Yes, it’s been more than a month that we have been in the house venturing out only for short walks or grocery pick ups. Some parts of the country are reopening, but without some certainty that it is safe to do so , we are holding in place. So, how did this happen? It’s month 2 and I cannot quite believe we are all locked in our homes while a deadly virus ravages our cities. I feel so protected it doesn’t seem real.
On Feb 26 I flew from Miami to London without a care in the world other than a bit of worry over whether I would make my evening flight to Switzerland. I did, without incident. ( at this time our government was well aware of the dangers but chose not to care. Some of our senators made stock trades in anticipation of a devastating blow to the economy, our president told us there was nothing to worry about and there weren’t giant headlines in any of the newspapers) After 5 days traveling including a trip into Zurich I began to hear rumblings… events of over 1000 people would be limited. I cancelled my tickets for Zurich Ballet but continued traveling around the country until heading back to London on March 9. Still I felt no real concern except for a friend who was planning to visit Italy. Apparently people there were getting sick enough that they were closing off the northern section of the country. Was I stupid? Ignorant? Unaware?
As I boarded my plane on March 9th from Zurich to London they were pulling people who had been to Italy off the flight. But there still seemed to be no other alarm bells. I was ticketed back to Miami on March 23rd, two weeks after returning to London. I did not leave my London apartment until I left for Miami. It just seemed silly to get on public transport when people appeared to be getting sick. By the following week there was the travel ban from Europe, though not the UK and we decided to get a quicker flight out so as not to be trapped abroad. We returned to Miami March 18 and went into two weeks of self isolation as prescribed by the CDC? on April 2 a lock down and stay at home order was in place for Miami. Today is April 21 and I am baking!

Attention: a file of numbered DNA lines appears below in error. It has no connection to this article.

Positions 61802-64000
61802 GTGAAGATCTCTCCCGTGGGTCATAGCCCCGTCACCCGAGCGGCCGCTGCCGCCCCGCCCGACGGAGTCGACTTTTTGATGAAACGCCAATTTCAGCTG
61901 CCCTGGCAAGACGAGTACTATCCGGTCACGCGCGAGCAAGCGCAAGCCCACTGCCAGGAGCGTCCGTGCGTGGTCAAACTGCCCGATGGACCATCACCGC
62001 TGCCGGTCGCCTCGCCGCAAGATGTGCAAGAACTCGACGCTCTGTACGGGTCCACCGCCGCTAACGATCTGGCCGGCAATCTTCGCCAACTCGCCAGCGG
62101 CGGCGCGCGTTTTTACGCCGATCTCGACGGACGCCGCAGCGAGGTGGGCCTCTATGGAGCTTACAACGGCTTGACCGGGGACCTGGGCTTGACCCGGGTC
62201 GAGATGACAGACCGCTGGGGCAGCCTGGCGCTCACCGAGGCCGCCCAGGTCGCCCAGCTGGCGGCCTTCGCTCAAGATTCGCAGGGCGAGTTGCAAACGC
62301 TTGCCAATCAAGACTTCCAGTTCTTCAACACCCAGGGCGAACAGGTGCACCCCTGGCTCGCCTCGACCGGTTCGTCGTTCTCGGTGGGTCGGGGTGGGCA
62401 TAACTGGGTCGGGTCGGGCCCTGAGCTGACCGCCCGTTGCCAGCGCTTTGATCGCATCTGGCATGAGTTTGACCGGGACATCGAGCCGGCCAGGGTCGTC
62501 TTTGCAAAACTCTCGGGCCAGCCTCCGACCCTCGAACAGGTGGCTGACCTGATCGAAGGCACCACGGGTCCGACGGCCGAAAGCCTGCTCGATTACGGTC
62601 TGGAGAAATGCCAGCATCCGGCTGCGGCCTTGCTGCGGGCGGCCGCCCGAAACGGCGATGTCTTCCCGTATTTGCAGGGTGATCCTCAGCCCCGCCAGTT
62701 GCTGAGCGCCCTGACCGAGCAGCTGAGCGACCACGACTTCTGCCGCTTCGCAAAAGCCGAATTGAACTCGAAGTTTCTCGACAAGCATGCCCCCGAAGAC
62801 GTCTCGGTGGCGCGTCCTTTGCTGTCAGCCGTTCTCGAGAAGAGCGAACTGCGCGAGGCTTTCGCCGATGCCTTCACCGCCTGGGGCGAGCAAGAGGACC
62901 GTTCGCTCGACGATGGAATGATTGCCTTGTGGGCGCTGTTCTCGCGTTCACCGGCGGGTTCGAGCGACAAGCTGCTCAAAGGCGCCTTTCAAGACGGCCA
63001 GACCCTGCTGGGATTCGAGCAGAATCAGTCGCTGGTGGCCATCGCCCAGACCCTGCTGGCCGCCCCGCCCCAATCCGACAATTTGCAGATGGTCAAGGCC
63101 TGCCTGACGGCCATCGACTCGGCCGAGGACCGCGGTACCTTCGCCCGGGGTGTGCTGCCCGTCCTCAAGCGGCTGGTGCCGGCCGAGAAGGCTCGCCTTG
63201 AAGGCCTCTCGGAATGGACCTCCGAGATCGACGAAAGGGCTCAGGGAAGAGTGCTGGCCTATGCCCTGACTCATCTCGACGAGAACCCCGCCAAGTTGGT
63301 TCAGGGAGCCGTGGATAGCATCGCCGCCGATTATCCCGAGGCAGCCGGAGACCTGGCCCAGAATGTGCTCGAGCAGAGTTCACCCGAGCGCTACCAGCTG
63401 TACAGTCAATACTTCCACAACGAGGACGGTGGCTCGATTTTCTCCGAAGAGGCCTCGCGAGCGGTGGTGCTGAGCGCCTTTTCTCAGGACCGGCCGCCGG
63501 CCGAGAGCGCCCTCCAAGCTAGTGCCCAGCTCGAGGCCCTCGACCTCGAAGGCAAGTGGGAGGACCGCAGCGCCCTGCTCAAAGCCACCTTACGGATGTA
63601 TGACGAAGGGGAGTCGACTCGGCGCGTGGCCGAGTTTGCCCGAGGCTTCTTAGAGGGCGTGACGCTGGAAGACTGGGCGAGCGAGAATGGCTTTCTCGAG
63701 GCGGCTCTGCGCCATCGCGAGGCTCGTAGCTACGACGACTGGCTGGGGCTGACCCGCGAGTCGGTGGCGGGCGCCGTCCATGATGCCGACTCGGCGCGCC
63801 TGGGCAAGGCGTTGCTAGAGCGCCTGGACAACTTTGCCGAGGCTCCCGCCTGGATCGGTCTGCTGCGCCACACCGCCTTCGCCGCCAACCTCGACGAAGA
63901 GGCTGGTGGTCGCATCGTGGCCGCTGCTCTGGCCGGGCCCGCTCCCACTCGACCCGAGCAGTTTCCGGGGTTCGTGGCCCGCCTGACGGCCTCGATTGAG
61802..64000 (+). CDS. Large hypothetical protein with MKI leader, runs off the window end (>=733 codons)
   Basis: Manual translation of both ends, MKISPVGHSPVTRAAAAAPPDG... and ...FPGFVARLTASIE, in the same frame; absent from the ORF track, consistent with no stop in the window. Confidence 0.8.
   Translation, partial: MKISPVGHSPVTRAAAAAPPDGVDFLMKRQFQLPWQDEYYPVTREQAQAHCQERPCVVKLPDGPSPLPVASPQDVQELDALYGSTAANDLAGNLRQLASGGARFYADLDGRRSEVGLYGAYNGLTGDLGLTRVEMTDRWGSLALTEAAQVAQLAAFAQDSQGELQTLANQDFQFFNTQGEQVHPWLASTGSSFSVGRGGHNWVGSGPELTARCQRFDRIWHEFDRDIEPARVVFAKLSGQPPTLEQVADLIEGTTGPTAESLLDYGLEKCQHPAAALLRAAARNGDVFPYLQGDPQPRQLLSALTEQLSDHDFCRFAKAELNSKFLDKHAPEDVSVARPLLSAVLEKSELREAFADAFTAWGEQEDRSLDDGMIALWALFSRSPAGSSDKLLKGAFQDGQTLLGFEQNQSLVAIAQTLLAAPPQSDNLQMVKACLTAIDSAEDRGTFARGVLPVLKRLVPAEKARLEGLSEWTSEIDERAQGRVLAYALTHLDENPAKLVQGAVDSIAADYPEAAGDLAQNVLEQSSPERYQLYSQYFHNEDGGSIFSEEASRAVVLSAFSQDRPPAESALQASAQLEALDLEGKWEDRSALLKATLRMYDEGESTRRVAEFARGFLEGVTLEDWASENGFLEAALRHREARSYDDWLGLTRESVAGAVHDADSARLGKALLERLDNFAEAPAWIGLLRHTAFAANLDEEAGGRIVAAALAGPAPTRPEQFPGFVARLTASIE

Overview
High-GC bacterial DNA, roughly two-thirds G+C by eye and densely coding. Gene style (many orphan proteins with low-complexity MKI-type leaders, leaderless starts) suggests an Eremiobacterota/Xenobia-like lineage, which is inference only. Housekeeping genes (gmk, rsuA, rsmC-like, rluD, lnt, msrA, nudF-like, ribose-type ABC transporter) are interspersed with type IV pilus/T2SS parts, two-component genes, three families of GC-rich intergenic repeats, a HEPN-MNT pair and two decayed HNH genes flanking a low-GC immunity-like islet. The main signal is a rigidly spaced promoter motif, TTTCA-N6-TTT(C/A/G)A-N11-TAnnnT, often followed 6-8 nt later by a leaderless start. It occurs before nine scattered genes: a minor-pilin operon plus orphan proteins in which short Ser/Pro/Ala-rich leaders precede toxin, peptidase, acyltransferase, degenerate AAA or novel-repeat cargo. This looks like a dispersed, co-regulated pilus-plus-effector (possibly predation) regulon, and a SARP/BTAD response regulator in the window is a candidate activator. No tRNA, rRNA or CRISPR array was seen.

I have coveted the Kitchen Aid Stand Mixer for as long as I can remember and now this baby is mine.
So begins the search for the ultimate chocolate cake!
I started by trying “The Most Amazing Chocolate Cake” today.
I am really wanting to take photos as I go but I cannot always remember and I was sooooo excited to mix my ingredients that the cake was done before I thought of it.
And this cake was good, but not amazing. Along the way I had to make my own buttermilk! Who knew you could do such a thing? Probably not the governor of Georgia. He just found out that the Corona Virus can be spread by people who are asymptomatic. (update – see article attached below re:Georgia) A fact pretty much known by everyone else in the world. I wonder.. doesn’t Fox News even mention that much?
So… after a few tastes I wondered would a simple syrup help.. and as I searched I came across a Chocolate Simple Syrup…
And then I decided my cakes were too big. So I cut them down to size keeping the scraps to try a side by side tomorrow after the simple syrup works it’s way in.
Georgia’s reopening plan is condemned as more states move to relax rules.